Central Data Catalog

Citation Information

Type Working Paper - NIDS-CRAM Working Paper
Title Changes in education: A reflection on COVID-19 effects over a year
Author(s)
Publication (Day/Month/Year) 2021
URL https://cramsurvey.org/wp-content/uploads/2021/05/10.-Shepherd-D.-Mohohlwane-N.-Taylor-S.-_-Kotze-J.​-2021.-Changes-in-education-A-reflection-on-COVID-19-effects-over-a-year.pdf
Abstract
This policy paper makes use of four waves of the National Income Dynamics Study – Coronavirus Rapid Mobile Survey (NIDS-CRAM) panel data to estimate changes in and the determinants of adult concern, child hunger and access to school meals amongst respondents residing in households with learners in the compulsory schooling system. The transition between Waves 2 and 3 of NIDS-CRAM from lockdown Level 3 to a less restrictive Level 1, as well as the transition from Waves 3 and 4 from Level 1 to a more restrictive adjusted Level 3, are expected to be linked to significant changes in food security and child hunger, and, potentially, adult concern about learner return given significant shifts in the number of infections and deaths. Previous education policy papers produced using Waves 1 through 3 of the NIDS-CRAM data provided discussions on learner attendance as a result of phased school reopening, and how this might be used as a proxy for the effects of the pandemic on schooling and learning. In this policy paper, we build on this using panel data from the Early Grade Reading Study (EGRS) II to estimate learning losses experienced by grade 4 learners in 2020, as well as contextual factors gathered through telephonic surveys with teachers that may help explain how teachers and learners responded. Finally, this paper presents a new analysis of deaths amongst teachers using government administrative data comparing the trends of 2020 (and the known peaks of COVID-19 infections) to those of the previous year. This new analysis presents credible information to be considered in the ongoing debate about the risks faced by teachers by going to school.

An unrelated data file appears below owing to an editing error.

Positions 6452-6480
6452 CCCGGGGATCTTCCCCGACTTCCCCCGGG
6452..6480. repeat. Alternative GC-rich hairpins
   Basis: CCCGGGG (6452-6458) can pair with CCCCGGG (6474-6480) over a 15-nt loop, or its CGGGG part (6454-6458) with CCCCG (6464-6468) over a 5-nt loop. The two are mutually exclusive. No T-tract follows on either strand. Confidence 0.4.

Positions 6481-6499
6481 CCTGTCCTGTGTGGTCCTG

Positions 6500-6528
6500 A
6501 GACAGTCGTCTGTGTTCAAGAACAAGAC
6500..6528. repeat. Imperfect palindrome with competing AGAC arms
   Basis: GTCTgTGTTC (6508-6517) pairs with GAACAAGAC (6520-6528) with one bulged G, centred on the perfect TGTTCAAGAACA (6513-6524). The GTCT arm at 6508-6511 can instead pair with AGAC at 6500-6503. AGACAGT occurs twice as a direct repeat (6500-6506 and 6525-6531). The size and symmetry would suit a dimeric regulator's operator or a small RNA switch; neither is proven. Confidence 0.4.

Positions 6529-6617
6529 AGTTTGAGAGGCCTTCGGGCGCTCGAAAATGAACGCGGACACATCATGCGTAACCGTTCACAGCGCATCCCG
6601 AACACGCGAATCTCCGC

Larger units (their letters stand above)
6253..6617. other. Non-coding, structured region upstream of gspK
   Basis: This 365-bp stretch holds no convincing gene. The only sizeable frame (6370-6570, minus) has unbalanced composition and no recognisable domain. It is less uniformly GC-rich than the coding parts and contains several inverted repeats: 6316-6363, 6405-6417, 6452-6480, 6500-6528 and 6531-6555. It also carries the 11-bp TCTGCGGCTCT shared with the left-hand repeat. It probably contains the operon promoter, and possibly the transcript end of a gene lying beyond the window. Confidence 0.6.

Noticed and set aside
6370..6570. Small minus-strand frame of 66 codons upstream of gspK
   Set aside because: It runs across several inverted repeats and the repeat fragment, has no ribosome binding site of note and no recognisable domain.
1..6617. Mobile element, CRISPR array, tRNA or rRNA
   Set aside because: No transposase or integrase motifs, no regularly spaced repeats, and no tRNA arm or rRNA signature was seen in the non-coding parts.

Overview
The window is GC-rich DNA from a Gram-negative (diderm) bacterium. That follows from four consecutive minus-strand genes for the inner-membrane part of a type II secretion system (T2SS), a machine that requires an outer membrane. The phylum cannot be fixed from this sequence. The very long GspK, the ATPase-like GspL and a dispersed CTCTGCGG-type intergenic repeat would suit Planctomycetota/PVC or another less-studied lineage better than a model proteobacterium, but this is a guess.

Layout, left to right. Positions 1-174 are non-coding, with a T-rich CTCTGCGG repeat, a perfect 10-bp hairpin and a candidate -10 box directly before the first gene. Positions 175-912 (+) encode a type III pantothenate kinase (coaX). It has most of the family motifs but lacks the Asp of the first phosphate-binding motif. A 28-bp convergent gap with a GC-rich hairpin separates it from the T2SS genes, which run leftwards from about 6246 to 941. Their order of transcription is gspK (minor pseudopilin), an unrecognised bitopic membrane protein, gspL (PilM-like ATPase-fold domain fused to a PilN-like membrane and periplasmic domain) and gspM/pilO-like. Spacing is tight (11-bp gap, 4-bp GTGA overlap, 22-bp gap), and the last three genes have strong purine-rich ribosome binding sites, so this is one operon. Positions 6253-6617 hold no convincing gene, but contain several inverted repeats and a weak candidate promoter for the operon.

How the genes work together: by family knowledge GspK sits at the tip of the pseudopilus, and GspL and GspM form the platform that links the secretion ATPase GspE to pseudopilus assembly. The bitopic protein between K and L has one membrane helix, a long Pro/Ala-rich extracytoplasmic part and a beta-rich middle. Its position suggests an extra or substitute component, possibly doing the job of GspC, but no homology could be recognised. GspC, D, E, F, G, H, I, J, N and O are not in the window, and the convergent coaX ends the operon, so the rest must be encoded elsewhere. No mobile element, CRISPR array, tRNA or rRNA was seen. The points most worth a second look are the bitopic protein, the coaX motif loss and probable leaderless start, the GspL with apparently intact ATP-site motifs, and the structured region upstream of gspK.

Related studies

»